Marks & Spencer Group Plc, the U.K.’s largest clothing retailer, reported first-half profit that beat analysts’ estimates and said costs will rise less than forecast as it contends with a “challenging environment.”
Pretax profit declined 8 percent to 320.5 million pounds ($515 million) in the six months ended Oct. 1, the London-based company said today, exceeding the 313.3 million-pound average estimate of 12 analysts surveyed by Bloomberg. The retailer forecast operating expenses for the year will rise 3 percent, compared with a previous prediction of 5 percent.
Chief Executive Officer Marc Bolland is seeking to increase efficiency at the retailer and has deferred spending on store refurbishments as profitability is squeezed by rising commodity costs and a need to keep prices down. Gross margins for the year will be “broadly flat,” Marks & Spencer also said today, compared with previous guidance of a 0 to 25 basis-point improvement.
“I’m not surprised they cut the gross margin guidance given the promotional environment,” said David Jeary, an analyst at Investec Securities with a “buy” recommendation on the shares. “That slight negative however is offset by the operating cost guidance, which I think given the current environment will be taken positively.”
The shares fell 0.8 percent to 323.5 pence at the close of London trading. They have fallen 12 percent this year.
U.K. general merchandise sales fell 1.3 percent in the first half, said the company, which gets almost half its revenue from selling food. Bolland aims to revive growth by bolstering each of its clothing brands with specialist managers, in-store presentations and advertising campaigns.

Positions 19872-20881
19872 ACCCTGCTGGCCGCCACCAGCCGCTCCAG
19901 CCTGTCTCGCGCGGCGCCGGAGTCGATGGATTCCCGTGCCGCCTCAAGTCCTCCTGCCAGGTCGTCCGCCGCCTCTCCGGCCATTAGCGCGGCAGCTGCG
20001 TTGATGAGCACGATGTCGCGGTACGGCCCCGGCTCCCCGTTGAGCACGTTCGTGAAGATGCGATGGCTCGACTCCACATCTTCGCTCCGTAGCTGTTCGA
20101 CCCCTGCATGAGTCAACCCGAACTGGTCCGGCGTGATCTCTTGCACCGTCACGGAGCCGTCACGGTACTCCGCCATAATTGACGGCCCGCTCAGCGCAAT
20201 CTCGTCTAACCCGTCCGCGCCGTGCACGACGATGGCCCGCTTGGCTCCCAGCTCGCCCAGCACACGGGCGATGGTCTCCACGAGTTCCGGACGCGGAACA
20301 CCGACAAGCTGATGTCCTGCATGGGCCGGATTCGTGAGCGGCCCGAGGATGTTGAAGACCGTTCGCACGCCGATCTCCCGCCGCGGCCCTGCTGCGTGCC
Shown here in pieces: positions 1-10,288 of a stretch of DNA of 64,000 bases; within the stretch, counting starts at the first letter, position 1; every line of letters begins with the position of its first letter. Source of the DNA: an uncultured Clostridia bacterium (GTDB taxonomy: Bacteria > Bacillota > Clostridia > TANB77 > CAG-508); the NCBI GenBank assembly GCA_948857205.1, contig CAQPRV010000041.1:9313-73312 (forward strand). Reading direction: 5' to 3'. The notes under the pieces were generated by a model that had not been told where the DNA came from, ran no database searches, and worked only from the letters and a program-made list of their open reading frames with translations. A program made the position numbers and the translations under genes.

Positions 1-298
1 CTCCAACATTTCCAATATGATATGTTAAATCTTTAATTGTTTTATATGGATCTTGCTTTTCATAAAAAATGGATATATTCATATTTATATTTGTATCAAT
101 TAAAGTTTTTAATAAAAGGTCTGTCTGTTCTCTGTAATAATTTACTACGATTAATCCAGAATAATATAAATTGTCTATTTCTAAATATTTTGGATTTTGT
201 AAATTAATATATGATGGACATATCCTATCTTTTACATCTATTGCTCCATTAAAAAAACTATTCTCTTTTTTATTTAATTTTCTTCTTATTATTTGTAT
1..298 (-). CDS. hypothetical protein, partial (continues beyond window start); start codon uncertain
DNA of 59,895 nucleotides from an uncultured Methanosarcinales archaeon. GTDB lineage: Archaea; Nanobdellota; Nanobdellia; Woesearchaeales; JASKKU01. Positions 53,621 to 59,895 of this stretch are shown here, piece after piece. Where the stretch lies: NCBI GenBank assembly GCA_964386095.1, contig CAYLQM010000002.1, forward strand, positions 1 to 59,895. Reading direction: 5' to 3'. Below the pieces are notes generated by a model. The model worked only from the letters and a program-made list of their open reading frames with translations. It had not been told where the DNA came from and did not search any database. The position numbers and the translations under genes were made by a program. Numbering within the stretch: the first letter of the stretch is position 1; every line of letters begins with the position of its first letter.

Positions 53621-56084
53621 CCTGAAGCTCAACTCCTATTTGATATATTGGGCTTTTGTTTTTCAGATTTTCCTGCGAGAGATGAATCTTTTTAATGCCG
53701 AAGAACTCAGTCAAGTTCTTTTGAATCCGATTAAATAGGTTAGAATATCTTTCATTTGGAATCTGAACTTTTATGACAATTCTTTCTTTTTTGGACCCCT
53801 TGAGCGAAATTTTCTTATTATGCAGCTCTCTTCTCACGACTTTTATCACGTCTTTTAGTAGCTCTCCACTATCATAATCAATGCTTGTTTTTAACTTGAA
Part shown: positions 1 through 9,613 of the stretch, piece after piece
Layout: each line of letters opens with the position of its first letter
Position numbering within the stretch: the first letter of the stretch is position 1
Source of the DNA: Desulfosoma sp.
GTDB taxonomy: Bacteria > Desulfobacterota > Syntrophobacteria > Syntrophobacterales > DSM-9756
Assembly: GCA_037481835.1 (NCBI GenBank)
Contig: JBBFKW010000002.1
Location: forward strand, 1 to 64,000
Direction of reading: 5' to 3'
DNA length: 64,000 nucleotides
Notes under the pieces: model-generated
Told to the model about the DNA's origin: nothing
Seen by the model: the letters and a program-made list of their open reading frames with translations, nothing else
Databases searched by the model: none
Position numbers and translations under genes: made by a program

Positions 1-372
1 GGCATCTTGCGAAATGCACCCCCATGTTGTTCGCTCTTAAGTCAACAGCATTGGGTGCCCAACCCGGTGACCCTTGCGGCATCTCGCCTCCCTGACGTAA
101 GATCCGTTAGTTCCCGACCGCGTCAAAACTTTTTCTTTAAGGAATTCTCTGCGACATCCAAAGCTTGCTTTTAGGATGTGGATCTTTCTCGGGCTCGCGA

“The second half of the year has started in line with our expectations,” the CEO said. “We will continue to manage the business for a challenging environment with particular focus on offering great value to our customers and tight control of costs and stock. We remain cautious about the outlook, but are well set up for the all important Christmas period.”
Bolland expects customers to purchase smaller treats rather than more-expensive items at Christmas. Online food orders are up 10 percent and sales of Christmas gift wrapping and cards are ahead of last year, he said on a conference call.
“The consumer confidence we see at the moment is low, disposable income is low,” the CEO said. “Customers want to protect Christmas, they want to celebrate Christmas at home with the family.” Shoppers will also avoid going out at New Year’s Eve this year, which will benefit Marks & Spencer as customers purchase meals such as a 15-pound dinner for four, he said.
The U.K. clothing market has been “about 5 percent more promotional” over the last six months compared with a year earlier, according to Bolland. “There will be lots of deals out there and some of our colleagues in the market will put pressure on the promotional” environment over Christmas, he said.
Capital spending this year will be 700 million pounds to 750 million pounds, the retailer said, down from an earlier forecast of 900 million pounds. The reduction is because of a change in the timing of a program to introduce an updated format across the retailer’s U.K. stores, Chief Financial Officer Alan Stewart said. The rollout will still be completed by the middle of 2013, with spending weighted to the end of the period.
“We’re evaluating all our capital expenditure very carefully, we’ve got our pilot stores out there, we’ll evaluate them and then we’ll roll out in the New Year,” Stewart said. “There’s some timing here, but no cutback in the investment.”
Changes to store interiors have resulted in “positive consumer feedback” Bolland said, without disclosing the effect on sales. The retailer will give an update on Jan. 10.
Bolland aims to increase sales to as much as 12.5 billion pounds by fiscal 2014 as Marks & Spencer expands into France, China and India and bolsters its online offering.
Best Buy Co., the world’s largest consumer-electronics retailer, yesterday announced plans to shut its U.K. shops, while Next Plc has said consumption is weakening and Asos Plc, the U.K.’s second-largest online clothing retailer, has warned of increased discounting.
Stewart said he doesn’t expect any change to a consensus full-year pretax profit estimate of 705 million pounds.